Key Takeaways

  • Arcus clouds are low, horizontal cloud formations often seen alongside cumulonimbus clouds. The two primary types are roll clouds and shelf clouds.
  • Shelf clouds are wedge-shaped arcus clouds attached to the base of thunderstorm cumulonimbus clouds. They indicate rising air motion and often look turbulent underneath.
  • Shelf clouds form on the leading edge of a storm, while wall clouds are typically at the rear. A sharp gust front can make the leading edge of a shelf cloud appear ragged.
  • Roll clouds are rare, tube-shaped, and detached from other clouds. They appear to roll horizontally due to varying winds at different altitudes.
  • The Morning Glory cloud in Queensland, Australia, is a famous example of a roll cloud. It’s caused by mesoscale circulation associated with sea breezes.

Arcus clouds, a captivating meteorological phenomenon, have captured the imagination of weather enthusiasts and casual observers alike. These low, horizontal cloud formations often make appearances alongside cumulonimbus clouds, adding drama to the skies. The two primary subtypes of arcus clouds are roll clouds and shelf clouds, each with its unique characteristics and formation patterns.

Shelf clouds, resembling a low, wedge-shaped arch, are typically attached to the base of thunderstorm cumulonimbus clouds. These clouds are not exclusive to thunderstorms, though; they can form with various convective clouds. What makes shelf clouds fascinating is their ability to reveal the dynamics of the storm. Rising air motion can often be observed in the leading part of the shelf cloud, while the underside appears turbulent and wind-torn.

As a storm cloud’s downdraft releases cool, sinking air, it spreads outward as a gust front, undercutting the warm air drawn into the storm’s updraft. This collision of air masses results in water condensation, creating a cloud that often appears to roll with the varying winds above and below—a phenomenon known as wind shear. Sometimes, people mistake shelf clouds for wall clouds, but the key distinction lies in their positioning. Shelf clouds are usually at the storm’s leading edge, while wall clouds linger towards the rear.

A particularly strong gust front can cause the lowest part of a shelf cloud to become ragged, often accompanied by rising fractus clouds and even vortices that resemble tornadoes, known as gustnadoes. This combination serves as a clear indicator of an approaching violent wind squall.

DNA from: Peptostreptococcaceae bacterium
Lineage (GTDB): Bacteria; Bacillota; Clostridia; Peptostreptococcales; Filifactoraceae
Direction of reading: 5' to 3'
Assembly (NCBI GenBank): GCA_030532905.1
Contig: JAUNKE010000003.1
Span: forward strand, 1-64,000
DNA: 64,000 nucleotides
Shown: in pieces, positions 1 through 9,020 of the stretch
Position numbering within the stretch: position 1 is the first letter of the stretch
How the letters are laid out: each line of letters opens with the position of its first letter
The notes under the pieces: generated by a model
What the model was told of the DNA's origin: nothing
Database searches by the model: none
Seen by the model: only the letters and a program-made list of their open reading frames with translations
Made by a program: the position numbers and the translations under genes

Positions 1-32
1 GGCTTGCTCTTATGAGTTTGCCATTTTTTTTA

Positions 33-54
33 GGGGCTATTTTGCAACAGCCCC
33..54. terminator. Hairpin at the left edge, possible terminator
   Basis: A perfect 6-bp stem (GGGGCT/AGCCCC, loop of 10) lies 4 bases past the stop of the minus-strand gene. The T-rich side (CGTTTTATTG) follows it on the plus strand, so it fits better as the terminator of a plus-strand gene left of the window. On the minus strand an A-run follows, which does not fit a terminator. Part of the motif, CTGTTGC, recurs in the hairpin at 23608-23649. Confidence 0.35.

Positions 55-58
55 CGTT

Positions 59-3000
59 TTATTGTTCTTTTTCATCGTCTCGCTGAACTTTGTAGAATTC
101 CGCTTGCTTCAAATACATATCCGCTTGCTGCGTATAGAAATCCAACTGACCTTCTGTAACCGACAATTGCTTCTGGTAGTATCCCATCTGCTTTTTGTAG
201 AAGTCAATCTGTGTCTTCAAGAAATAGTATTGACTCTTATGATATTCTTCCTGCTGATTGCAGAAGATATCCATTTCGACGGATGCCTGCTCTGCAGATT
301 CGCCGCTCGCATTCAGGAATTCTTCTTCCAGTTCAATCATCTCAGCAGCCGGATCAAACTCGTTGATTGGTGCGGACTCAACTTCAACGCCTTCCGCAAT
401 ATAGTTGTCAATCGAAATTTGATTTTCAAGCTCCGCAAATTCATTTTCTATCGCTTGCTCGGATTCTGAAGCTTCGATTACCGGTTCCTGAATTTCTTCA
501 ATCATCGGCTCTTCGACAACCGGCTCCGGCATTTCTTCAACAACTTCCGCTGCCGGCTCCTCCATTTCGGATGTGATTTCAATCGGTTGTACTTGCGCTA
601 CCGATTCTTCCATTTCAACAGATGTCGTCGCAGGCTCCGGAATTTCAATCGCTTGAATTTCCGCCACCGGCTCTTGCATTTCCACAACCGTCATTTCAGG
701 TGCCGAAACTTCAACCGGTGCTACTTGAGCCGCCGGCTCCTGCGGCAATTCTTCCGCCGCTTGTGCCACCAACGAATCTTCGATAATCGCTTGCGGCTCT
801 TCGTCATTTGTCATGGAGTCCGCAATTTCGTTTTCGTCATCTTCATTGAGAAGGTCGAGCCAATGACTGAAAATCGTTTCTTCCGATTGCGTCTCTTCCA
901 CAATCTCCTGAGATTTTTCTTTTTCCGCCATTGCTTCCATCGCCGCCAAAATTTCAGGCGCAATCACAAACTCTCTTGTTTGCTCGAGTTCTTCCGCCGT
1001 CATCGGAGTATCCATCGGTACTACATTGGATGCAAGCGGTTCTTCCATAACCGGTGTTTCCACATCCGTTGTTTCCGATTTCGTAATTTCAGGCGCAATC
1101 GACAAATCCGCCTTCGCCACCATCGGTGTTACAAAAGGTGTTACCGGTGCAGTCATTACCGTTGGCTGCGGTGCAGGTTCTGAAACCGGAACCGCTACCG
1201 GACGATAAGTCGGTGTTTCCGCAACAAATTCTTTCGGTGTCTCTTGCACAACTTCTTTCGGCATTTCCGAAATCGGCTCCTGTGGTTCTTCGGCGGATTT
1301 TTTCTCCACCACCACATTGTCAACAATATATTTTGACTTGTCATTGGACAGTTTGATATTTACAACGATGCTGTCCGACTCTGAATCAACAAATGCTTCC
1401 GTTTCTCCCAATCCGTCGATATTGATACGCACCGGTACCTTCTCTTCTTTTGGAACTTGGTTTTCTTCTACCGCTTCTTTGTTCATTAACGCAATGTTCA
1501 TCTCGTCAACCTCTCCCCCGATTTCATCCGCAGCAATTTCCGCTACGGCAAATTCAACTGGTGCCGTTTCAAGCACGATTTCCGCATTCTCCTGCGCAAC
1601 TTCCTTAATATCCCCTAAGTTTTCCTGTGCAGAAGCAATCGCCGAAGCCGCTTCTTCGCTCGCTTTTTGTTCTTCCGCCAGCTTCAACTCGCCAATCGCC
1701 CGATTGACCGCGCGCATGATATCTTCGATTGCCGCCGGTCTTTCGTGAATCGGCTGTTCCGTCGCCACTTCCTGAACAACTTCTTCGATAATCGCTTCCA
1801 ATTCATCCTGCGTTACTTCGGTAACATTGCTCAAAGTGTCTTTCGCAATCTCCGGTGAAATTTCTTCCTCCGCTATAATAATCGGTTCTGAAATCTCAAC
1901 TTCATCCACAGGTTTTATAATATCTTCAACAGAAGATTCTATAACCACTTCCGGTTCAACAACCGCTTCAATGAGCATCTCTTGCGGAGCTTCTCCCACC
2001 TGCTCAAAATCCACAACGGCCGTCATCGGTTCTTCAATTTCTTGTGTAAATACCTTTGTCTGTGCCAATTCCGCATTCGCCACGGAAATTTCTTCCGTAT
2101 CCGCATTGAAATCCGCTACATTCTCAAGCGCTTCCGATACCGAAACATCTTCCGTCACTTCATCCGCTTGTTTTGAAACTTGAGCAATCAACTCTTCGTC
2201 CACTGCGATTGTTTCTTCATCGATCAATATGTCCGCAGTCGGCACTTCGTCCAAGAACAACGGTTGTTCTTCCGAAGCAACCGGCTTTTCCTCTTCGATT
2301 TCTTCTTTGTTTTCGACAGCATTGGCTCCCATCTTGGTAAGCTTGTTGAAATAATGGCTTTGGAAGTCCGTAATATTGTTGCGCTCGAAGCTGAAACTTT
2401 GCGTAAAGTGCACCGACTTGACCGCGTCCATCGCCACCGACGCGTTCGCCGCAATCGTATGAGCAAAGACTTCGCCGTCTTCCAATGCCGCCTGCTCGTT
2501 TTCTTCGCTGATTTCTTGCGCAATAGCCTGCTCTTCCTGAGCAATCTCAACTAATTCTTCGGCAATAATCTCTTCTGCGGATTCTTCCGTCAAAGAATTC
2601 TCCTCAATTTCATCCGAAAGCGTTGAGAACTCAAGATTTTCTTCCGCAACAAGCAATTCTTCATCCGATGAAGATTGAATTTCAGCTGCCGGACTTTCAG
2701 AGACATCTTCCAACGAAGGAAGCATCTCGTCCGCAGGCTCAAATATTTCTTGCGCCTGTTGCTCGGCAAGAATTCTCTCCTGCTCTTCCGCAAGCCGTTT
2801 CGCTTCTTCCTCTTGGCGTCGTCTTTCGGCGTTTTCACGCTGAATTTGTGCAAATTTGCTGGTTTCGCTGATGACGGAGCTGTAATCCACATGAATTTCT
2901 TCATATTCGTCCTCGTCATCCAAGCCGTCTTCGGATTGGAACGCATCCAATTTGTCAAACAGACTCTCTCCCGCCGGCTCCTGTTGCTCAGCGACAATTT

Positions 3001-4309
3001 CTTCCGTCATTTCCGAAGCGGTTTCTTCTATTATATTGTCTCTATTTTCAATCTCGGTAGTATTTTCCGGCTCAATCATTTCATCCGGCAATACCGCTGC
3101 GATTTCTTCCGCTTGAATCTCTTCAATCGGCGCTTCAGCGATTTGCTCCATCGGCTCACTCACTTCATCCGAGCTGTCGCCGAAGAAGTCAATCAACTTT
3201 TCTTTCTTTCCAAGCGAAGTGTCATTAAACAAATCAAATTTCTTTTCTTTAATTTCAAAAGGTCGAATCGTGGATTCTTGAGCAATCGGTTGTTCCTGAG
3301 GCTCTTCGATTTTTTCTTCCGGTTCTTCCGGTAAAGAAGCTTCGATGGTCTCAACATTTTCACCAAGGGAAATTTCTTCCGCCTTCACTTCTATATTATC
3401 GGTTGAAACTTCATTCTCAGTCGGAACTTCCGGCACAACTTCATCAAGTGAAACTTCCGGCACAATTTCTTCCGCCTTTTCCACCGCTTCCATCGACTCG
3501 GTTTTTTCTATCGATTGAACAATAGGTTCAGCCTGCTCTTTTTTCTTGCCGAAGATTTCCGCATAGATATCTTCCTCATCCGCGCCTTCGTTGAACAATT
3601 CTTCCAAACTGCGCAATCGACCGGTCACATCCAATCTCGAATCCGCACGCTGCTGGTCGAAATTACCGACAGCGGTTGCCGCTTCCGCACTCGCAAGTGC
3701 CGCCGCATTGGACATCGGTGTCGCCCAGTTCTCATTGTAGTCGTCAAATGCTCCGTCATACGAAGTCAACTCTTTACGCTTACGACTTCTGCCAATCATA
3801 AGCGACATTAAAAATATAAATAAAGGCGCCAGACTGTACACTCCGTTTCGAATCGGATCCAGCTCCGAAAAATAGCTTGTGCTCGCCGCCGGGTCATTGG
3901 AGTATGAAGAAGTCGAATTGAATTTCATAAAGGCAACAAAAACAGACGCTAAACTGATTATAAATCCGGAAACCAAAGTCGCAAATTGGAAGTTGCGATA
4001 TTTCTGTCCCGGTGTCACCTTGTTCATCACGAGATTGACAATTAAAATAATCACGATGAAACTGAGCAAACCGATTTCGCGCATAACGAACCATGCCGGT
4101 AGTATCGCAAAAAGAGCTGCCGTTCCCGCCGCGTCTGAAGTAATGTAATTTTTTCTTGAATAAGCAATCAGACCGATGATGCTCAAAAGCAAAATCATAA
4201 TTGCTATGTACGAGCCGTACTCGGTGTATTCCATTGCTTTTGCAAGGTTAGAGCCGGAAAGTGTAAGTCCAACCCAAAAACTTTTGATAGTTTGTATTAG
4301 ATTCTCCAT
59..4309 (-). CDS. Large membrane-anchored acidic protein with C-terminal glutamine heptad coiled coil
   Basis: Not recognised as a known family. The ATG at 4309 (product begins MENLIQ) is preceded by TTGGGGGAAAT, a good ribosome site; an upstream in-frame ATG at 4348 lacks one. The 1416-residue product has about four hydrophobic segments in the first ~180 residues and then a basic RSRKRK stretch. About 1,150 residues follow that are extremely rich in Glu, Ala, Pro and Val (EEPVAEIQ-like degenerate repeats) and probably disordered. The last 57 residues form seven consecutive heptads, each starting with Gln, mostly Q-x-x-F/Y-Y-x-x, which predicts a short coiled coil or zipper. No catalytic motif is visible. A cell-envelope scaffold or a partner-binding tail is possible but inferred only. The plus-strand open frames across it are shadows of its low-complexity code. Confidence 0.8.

Roll clouds, also known as volutus in Cloud Atlas terminology, are a rarer and more distinct type of arcus cloud. What sets them apart is their complete detachment from other cloud features. These tube-shaped clouds appear to roll horizontally, giving them their name.

Roll clouds are essentially solitary waves, specifically a type called a soliton. Solitons have a single crest and move without altering their speed or shape. The rolling motion of roll clouds is a result of the wind’s varying speed and direction at different altitudes, a phenomenon known as wind shear.

One of the most famous occurrences of roll clouds is the Morning Glory cloud in Queensland, Australia, which graces the skies up to four out of ten days in October. These coastal roll clouds are associated with mesoscale circulation driven by sea breezes. While coastal regions are common places to spot roll clouds, they have also been reported inland, dispelling the notion that they are exclusive to the coast.

Notably, roll clouds are distinct from funnel clouds or tornadoes, as they are horizontal vortexes rather than vertical ones. Their unique appearance and rarity make them a captivating sight for meteorological enthusiasts and nature lovers alike.

#1 Shelf cloud in Charlton, MA, USA

Author: Will y theweatherguy473737

#2 Shelf cloud seen over Swifts Creek, Victoria

Author: User:Fir0002

#3 A time-lapse photography of shelf cloud just before a thunderstorm in Pondicherry, India.

#4 A shelf cloud over Enschede, Netherlands

Photo by John Kerstholt

#5 A shelf cloud in Durango, Mexico

Author: Rollcloud

#6 A roll cloud associated with a severe thunderstorm over Racine, Wisconsin, United States

Via Eazydp

#7 Roll Cloud seen on January 25th 2009, in “Las Olas Beach” located in “Punta del Este” (Country: Uruguay, State: Maldonado)

Via Daniela Mirner Eberl

#8 A sequence of volutus clouds at sea in the Southern Ocean.

Via Joshua Stone

#9 Roll clouds over the south of Brazil

Via Gabrielgnunes

#10 Impressive shelf cloud on the leading edge of a HP Supercell near Bundaberg, November 2017

Via Dee Lange

#11 Roll Cloud captured over Alberta Canada during a cool change


#13 Nupaky, Central Bohemia, Central Bohemia, Czech Republic 

#14 Armadale, Stonnington, Victoria, Australia   © markjroberts

#15 Charlottesville, Virginia, US © hrhartke



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